In reply to your question for more info on effort score for report cards…to determine Effort score, the following are considered:
Neatness of work, Asking for help at the right times, persevering in difficult tasks, following directions in assignments, trying to do own work, showing good organization (in notebook, on papers, assignment book, etc), attentiveness and participation in class, completing work on time.
A separate effort score is determined for each subject.
To determine Conduct score, the following are considered…
Cooperation; respect for classmates, teachers and others; following rules; using time properly; being quite/speaking up at the right times; encouraging and influencing others toward the good; showing interest; carrying responsibilities willingly; exercising self-control; accepting correction; practicing good stewardship of property; demonstrating good personal attitudes and habits.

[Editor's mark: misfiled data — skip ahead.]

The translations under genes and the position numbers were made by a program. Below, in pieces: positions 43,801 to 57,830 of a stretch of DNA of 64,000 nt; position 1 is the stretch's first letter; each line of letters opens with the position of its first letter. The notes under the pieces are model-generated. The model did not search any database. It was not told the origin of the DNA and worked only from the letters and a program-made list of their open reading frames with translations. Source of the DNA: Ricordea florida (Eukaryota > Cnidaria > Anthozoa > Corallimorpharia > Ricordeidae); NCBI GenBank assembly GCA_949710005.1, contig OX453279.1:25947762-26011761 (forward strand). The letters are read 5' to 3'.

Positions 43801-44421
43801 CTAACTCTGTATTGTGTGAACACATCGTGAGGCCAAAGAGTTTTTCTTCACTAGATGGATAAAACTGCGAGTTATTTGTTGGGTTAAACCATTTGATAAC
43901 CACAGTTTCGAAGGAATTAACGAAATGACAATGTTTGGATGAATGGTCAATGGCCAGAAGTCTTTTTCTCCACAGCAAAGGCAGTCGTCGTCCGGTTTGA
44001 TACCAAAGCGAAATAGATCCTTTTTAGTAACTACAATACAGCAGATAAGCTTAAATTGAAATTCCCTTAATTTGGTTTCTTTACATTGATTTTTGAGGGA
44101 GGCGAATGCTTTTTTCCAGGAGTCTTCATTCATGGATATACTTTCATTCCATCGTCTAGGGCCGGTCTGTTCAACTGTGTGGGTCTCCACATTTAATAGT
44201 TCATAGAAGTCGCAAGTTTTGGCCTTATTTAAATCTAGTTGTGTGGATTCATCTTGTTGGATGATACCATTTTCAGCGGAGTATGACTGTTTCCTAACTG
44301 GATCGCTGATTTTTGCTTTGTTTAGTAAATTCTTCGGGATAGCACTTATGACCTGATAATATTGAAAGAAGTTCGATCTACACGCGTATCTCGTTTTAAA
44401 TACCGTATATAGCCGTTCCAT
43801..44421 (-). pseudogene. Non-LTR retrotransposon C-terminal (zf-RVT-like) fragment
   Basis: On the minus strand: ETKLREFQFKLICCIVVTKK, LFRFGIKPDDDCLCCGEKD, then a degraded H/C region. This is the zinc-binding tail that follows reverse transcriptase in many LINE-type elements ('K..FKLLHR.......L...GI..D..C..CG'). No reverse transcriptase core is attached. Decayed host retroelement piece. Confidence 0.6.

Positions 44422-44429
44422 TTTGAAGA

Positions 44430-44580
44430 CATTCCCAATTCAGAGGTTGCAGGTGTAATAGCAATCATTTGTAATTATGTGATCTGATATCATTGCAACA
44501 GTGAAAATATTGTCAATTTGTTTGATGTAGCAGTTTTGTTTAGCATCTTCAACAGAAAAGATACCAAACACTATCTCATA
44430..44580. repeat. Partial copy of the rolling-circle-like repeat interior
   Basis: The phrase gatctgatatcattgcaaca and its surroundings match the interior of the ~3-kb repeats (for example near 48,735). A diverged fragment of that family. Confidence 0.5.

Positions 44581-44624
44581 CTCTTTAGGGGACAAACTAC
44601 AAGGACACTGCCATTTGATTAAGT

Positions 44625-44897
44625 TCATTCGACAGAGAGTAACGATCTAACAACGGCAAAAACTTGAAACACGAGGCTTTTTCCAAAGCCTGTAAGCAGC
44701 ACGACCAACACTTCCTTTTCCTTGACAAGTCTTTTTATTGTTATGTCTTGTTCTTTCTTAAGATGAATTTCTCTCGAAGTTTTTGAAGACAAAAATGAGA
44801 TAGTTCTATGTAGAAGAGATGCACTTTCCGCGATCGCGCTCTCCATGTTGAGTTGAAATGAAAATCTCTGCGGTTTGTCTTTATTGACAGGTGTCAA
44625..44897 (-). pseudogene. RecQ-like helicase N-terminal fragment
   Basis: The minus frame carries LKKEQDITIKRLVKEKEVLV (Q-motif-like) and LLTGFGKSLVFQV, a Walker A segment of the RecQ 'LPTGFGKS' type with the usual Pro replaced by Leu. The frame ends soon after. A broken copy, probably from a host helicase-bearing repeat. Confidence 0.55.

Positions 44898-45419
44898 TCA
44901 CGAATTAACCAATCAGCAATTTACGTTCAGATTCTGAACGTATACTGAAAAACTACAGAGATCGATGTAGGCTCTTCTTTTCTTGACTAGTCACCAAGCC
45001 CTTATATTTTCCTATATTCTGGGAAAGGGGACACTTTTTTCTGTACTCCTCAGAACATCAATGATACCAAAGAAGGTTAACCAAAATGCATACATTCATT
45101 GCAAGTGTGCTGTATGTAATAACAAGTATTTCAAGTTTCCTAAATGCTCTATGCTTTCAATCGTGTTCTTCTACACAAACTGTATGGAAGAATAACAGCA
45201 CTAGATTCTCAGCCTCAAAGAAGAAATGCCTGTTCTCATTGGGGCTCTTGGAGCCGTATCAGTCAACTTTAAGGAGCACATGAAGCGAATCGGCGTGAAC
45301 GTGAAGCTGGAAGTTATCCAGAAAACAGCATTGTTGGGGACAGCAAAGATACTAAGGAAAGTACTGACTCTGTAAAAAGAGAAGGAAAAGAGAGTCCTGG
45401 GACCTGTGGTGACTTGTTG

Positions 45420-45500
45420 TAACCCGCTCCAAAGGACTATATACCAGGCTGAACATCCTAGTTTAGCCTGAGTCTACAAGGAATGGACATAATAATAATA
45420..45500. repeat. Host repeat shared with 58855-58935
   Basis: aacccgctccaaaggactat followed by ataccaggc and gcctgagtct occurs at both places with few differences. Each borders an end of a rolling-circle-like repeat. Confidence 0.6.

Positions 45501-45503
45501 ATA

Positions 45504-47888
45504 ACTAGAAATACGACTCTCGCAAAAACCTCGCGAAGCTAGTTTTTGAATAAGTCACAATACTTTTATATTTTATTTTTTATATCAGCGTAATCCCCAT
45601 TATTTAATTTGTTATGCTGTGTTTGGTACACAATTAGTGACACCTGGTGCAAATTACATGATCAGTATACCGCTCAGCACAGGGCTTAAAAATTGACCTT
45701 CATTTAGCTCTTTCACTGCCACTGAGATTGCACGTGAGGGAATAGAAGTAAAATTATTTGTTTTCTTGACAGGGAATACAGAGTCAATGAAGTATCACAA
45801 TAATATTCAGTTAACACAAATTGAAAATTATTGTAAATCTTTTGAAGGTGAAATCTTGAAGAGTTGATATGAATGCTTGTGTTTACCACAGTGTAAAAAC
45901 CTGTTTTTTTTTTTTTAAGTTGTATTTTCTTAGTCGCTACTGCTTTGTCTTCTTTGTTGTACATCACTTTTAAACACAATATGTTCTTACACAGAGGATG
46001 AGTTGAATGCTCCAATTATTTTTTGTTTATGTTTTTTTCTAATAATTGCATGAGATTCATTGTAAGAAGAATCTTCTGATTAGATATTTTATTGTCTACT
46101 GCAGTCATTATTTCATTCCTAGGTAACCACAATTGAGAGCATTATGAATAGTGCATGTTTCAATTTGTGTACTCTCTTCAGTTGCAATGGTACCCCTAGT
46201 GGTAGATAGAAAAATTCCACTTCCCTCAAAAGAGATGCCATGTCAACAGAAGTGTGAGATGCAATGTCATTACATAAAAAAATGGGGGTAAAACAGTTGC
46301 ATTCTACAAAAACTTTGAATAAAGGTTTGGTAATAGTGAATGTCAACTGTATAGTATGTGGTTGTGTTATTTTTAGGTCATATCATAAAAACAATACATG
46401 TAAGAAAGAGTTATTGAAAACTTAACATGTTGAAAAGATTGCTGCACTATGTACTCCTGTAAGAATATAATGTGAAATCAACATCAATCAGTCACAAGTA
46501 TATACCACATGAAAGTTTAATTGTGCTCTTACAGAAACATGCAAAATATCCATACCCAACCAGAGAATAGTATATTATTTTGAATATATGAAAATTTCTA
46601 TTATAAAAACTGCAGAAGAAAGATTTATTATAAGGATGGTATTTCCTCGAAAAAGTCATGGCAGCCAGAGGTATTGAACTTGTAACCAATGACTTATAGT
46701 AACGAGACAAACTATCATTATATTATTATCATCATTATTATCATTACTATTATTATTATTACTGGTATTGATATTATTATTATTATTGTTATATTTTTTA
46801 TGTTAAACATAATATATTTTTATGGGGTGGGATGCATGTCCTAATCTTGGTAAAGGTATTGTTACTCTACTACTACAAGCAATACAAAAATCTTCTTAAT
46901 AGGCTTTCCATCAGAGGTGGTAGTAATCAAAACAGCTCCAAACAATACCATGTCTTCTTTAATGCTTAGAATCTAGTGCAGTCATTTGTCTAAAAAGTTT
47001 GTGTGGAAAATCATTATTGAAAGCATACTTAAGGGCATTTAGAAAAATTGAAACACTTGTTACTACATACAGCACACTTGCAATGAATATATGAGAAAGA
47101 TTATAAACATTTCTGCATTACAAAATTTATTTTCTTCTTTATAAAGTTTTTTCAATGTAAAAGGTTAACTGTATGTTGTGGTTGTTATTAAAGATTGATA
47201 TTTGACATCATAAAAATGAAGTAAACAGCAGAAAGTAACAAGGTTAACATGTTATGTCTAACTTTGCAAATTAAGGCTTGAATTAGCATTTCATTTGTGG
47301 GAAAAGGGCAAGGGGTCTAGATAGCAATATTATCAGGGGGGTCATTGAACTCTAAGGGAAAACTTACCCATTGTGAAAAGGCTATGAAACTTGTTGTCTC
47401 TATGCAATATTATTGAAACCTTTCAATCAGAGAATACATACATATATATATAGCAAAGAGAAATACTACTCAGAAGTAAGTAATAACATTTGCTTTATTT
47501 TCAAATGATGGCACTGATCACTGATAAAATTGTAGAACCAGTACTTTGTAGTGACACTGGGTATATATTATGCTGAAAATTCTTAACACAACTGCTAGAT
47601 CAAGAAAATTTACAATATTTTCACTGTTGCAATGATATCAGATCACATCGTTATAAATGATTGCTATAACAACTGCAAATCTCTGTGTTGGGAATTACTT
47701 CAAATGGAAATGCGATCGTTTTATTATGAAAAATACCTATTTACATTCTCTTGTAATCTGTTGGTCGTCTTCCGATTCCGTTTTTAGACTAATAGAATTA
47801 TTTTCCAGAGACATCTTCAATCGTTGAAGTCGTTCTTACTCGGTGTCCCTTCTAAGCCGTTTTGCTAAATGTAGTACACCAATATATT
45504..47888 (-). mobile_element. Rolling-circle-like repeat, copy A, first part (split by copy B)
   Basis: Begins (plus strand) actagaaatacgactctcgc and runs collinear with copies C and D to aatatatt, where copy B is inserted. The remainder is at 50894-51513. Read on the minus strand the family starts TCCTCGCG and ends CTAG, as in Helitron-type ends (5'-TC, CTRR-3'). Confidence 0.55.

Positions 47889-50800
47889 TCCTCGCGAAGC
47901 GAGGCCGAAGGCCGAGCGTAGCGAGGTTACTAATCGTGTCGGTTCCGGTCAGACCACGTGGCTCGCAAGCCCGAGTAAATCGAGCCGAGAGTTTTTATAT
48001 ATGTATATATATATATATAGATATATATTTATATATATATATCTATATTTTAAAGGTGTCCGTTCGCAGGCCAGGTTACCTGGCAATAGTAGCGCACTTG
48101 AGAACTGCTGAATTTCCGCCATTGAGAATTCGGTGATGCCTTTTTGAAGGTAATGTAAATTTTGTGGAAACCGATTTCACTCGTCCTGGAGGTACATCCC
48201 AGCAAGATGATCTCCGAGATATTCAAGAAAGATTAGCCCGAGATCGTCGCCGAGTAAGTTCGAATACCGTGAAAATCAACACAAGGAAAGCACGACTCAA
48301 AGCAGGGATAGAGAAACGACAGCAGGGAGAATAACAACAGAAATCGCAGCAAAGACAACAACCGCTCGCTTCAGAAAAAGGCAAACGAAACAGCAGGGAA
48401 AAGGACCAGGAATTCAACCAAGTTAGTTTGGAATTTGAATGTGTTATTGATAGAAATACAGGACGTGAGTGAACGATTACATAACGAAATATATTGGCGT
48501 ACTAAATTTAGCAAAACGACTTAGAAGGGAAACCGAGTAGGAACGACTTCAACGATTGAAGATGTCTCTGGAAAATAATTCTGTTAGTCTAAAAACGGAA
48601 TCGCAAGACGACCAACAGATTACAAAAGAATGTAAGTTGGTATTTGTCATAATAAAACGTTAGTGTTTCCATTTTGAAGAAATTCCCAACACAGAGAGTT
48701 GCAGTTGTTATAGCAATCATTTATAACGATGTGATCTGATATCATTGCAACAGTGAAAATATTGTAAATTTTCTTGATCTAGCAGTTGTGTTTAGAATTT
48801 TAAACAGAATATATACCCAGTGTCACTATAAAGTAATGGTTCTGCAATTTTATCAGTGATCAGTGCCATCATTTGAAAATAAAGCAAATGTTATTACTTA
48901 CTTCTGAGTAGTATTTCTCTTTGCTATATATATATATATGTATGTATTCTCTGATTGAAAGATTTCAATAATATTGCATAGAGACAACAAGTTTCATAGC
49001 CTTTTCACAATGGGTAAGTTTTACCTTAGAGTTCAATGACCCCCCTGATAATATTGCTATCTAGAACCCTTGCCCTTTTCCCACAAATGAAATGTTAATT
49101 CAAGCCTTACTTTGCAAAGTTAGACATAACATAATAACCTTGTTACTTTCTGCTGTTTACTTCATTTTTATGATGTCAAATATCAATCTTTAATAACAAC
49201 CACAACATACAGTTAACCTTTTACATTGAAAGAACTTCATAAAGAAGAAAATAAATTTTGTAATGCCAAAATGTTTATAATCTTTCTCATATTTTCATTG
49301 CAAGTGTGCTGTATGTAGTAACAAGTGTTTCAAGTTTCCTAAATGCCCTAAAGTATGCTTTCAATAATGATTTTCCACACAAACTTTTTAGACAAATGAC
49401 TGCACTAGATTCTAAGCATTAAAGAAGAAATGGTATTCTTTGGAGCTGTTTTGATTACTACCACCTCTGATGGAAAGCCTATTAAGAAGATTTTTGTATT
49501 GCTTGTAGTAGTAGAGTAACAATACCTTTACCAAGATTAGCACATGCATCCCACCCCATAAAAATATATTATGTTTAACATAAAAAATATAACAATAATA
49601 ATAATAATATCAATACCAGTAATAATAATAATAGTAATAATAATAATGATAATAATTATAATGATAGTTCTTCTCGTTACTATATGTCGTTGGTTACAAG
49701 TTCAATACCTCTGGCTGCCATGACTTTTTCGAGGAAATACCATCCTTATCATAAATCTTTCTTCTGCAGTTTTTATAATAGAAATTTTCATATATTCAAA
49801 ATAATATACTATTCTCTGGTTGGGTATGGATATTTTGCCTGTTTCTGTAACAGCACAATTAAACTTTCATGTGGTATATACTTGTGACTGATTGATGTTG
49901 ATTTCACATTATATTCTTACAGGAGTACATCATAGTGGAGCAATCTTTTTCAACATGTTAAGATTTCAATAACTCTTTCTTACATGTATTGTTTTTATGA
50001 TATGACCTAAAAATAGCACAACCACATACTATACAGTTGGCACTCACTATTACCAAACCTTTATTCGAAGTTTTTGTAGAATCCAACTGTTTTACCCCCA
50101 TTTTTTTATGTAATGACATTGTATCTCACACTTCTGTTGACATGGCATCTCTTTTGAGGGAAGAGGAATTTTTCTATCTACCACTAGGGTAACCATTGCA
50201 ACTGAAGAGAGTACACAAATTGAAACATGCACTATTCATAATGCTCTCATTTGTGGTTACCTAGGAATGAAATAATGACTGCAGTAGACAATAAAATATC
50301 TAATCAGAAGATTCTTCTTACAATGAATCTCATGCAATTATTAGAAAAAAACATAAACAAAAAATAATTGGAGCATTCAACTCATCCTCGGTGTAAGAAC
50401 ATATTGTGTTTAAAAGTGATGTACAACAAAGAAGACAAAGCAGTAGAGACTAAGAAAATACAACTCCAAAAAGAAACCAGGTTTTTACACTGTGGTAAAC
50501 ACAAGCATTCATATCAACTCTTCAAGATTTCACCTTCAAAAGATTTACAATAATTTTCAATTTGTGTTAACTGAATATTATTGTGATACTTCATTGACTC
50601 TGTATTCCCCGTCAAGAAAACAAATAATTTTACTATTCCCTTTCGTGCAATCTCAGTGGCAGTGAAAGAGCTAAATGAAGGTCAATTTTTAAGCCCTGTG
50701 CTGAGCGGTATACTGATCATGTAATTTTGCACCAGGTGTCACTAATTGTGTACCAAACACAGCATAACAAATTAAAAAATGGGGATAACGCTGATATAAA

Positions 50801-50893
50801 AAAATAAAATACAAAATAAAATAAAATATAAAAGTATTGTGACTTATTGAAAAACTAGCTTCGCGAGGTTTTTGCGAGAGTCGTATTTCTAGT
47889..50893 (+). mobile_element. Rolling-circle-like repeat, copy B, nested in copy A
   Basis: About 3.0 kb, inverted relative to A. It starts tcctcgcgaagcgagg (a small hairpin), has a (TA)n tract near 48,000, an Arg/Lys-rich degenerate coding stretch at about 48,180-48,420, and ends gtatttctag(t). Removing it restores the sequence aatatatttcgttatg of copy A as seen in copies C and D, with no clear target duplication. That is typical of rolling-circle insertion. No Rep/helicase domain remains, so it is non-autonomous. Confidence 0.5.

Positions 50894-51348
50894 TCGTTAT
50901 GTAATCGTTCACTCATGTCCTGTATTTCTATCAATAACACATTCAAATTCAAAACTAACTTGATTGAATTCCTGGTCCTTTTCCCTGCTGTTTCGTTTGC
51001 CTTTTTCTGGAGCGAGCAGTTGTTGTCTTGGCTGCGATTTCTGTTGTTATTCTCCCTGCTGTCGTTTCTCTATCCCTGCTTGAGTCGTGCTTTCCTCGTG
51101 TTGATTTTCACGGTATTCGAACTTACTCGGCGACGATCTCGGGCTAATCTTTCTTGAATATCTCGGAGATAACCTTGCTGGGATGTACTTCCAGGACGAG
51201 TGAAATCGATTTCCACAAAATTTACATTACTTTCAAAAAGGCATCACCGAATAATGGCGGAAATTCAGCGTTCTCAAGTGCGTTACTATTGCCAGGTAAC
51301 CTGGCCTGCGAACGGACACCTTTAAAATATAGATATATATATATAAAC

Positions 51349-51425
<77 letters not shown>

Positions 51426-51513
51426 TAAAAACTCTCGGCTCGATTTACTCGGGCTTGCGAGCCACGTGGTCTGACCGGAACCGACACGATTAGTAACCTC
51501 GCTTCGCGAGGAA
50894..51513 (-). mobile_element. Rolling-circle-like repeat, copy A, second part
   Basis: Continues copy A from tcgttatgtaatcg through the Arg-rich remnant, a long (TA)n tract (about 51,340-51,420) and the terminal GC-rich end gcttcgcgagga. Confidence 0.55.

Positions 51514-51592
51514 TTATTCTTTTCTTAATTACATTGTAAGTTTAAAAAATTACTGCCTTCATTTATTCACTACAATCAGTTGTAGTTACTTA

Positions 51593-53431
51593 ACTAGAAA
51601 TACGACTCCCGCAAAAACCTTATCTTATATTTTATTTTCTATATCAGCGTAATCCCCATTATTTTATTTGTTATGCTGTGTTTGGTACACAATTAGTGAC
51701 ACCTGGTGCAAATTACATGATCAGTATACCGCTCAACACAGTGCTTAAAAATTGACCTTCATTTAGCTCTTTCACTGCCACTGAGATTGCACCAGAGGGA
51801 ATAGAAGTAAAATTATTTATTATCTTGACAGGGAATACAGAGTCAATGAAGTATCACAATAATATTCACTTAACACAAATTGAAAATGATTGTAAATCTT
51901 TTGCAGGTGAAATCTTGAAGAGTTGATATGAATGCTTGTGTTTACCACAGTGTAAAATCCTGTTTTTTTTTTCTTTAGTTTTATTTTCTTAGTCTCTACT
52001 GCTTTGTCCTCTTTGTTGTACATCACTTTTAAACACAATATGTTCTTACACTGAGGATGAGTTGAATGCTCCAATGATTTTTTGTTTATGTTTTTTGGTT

The Academic score is based on…
Mastery of skills and knowledge studied, as determined by evaluating homework, quizzes, compositions and tests.
For grades 1-8; each of these scores is entered on the report card in a four-column section beside the subjects. The fourth column is labeled “Grade” and is based 1/4 upon conduct; 1/4 upon effort; 1/2 upon academic. But the academic score is not shifted more than one letter grade up or down due to effort/conduct, in determining Grade.
For grades 9-12; conduct is shown alone at the bottom of the card, leaving a 3-column place for each subject for each quarter. Effort counts 1/4; academics 3/4 toward “Grade.” Anyone looking at report card can pick out what he wants to focus on–the conduct, the effort, or the academics. But the “Grade” shows how we look at things overall.
High school transcripts also provide this info. Any receiving institution can see the Academic score and make their own conclusions based upon the academic if that is what they care primarily about. But showing the effort and conduct also reveals to them what we care about.
- This reply was modified 1 week ago by Jonas Sauder.